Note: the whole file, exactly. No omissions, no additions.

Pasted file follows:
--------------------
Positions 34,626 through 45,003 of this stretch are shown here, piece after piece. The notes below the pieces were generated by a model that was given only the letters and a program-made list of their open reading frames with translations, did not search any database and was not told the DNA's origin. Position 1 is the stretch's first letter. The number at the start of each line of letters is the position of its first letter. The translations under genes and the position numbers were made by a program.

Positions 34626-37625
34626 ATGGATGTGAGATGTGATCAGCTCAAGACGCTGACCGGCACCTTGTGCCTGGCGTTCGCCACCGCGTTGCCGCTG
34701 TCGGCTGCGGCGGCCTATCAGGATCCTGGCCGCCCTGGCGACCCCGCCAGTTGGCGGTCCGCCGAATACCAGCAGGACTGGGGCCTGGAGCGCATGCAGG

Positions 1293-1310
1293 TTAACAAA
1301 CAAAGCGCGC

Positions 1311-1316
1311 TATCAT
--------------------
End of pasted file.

Positions 34,626 through 45,003 of this stretch are shown here, piece after piece. The notes below the pieces were generated by a model that was given only the letters and a program-made list of their open reading frames with translations, did not search any database and was not told the DNA's origin. Position 1 is the stretch's first letter. The number at the start of each line of letters is the position of its first letter. The translations under genes and the position numbers were made by a program.

Positions 34626-37625
34626 ATGGATGTGAGATGTGATCAGCTCAAGACGCTGACCGGCACCTTGTGCCTGGCGTTCGCCACCGCGTTGCCGCTG
34701 TCGGCTGCGGCGGCCTATCAGGATCCTGGCCGCCCTGGCGACCCCGCCAGTTGGCGGTCCGCCGAATACCAGCAGGACTGGGGCCTGGAGCGCATGCAGG

Positions 1293-1310
1293 TTAACAAA
1301 CAAAGCGCGC

Positions 1311-1316
1311 TATCAT